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Trends in AgTech

5G: The Next Wave of Revolutionized Farming

Farmland investors should pay close attention to the most recent installation of wireless connectivity: the 5G mobile network.

As the successor to the 4G cellular network, 5G has the ability to carry far more data at much faster speeds than what our mobile technology runs on today-- about 100 times faster. But what does this have to do with agriculture and how does it affect farming?

5G sensors, monitors, and drones are all state-of-the-art technology with unprecedented speed and connectivity. Incorporating cutting edge 5G-capable tech into farming will enhance productivity, and becoming a fractional owner and operator of a farm as it transitions to a faster digital age is a financial decision worth seriously considering. Let’s dive further into this.

Keeping up with Population Growth at 5G Speeds

It’s no secret that the global population is growing dangerously quickly-- some would say faster than previously thought possible. One UN Food and Agriculture report states that the only way to continue meeting global demand – even 50 years into the future – is to increase the quantities harvested from farms while decreasing the amount of physical labor needed. Ultimately, the goal of agricultural technology is to produce an adequate variety and quantity of food for the world as efficiently as possible.

As the global population exponentially increases annually and farmers face unfamiliar climate conditions, incorporating new technology will enable farms to adjust and is highly likely to become a necessity. It is crucial, then, that farms achieve peak productivity with minimal waste. Currently, the U.S. throws out 80 billion tons of food annually. While that may seem like a sign we are well-equipped to satisfy the country’s food needs in the future, the problem is that over-farming will actually damage the soil in the long run –  making it unusable in the future.

As a potential solution, remote sensors could give farmers a clear picture of the soil their crops are growing in, preventing ecologically damaging over-farming, eliminating food waste, and reducing some risk of damaging farmland into the future. While the number of human farmers may struggle to meet the demand of feeding the entire world in the coming years, fast and accurate sensors on a 5G network could allow farmers to be in two places at once, making changes remotely. Embracing 5G “smart” farming may be the most efficient way to adapt to a rapidly changing global food ecosystem.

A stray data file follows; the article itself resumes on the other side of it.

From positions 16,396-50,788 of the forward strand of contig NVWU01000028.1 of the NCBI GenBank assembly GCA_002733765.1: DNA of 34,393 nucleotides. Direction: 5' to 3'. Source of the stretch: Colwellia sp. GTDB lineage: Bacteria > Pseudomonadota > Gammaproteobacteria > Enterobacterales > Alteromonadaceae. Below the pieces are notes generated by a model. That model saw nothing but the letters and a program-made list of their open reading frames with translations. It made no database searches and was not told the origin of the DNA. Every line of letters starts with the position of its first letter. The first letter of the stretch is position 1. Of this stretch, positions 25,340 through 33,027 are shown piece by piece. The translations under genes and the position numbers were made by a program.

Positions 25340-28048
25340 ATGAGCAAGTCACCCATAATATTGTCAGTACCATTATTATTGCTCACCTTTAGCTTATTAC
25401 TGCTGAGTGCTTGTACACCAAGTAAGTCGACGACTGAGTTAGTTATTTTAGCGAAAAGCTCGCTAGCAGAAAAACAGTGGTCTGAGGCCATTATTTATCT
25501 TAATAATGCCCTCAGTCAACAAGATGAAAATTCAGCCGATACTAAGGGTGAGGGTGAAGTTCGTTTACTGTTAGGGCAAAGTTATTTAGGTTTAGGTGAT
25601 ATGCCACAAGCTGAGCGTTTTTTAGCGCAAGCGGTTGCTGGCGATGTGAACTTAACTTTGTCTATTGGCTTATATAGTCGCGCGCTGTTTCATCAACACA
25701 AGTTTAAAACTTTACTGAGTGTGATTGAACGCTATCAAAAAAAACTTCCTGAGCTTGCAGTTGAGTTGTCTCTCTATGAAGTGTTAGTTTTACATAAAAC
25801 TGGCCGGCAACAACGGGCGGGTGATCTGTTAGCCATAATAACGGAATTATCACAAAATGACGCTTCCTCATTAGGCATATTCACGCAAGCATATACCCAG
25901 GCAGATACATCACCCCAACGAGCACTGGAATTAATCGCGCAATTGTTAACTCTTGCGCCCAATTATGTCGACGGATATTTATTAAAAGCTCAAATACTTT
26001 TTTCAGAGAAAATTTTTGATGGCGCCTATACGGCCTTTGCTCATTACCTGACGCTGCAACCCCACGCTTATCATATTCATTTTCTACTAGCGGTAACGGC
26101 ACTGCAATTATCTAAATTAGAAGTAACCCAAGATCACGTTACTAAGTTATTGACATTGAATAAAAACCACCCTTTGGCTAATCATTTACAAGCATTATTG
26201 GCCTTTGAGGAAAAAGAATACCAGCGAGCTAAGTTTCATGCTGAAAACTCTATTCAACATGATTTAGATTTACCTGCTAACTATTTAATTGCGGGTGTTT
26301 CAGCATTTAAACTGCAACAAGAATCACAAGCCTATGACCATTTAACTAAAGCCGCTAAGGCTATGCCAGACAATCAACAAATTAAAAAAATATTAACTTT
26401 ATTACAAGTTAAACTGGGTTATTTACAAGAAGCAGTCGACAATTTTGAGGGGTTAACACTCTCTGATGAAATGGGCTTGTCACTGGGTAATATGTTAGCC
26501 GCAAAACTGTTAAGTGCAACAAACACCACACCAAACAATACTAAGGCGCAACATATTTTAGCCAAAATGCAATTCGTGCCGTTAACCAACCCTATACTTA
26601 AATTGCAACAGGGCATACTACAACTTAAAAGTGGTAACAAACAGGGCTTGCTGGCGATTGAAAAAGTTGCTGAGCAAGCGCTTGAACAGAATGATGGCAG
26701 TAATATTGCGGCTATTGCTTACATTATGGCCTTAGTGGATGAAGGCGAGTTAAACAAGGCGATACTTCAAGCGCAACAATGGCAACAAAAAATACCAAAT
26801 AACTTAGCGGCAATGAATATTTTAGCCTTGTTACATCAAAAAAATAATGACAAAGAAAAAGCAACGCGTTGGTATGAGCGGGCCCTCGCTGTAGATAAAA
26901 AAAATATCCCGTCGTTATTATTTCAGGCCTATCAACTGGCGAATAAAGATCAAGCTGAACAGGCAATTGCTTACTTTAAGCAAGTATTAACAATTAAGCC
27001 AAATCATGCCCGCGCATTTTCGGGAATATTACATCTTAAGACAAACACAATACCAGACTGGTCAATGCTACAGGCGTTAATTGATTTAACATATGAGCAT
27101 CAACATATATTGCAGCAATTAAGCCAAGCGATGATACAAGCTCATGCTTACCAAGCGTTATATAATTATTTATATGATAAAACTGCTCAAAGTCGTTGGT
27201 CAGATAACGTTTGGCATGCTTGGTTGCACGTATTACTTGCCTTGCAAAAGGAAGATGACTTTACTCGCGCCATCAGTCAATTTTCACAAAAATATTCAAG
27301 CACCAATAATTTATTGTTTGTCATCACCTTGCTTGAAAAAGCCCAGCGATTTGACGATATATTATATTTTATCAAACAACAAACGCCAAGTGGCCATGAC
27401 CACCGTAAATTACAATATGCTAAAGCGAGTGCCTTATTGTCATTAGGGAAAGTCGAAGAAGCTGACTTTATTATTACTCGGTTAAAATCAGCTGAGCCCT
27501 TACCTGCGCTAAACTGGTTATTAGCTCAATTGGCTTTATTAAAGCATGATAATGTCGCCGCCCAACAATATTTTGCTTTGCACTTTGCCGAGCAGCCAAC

Managing Farmland with 5G Technology

Both when it comes to sending data and growing produce, small measures make a big difference. The 5G network has a latency of around one millisecond; which means it only takes about one millisecond for data to travel from one point to another.

Because agriculture is easily affected by small changes, the sooner farmers know about fluctuations in air, soil, or water, the sooner they can adjust for proper maintenance of the crops. For example, on a 5G network, farmers could utilize wireless monitors that show near-live readings of soil and nutrient metrics, and activate remote sensors to respond to readings. The moment growing conditions dip below perfect, farmers can adjust their irrigation systems accordingly. Such accurate and fast readings will pave the future of farming with 5G.

5G: Improvements to Farmland Investing

Farmers and our farmland backers will both benefit from the high-speed connectivity that new 5G networks provide. With your partnership, we can invest in traditional farms and outfit them with the proper equipment to adjust to a changing world.

To learn more about the new technology being embraced in agriculture, check out our AgTech trends section within our Learning Center!

Interested in learning more about FarmTogether? Check out our FAQ. Or, register today and invest - we’d love to have you as a farmland investor.


Disclaimer: FarmTogether is not a registered broker-dealer, investment adviser or investment manager. FarmTogether does not provide tax, legal or investment advice. This material has been prepared for informational and educational purposes only. You should consult your own tax, legal and investment advisors before engaging in any transaction.

Sara Spaventa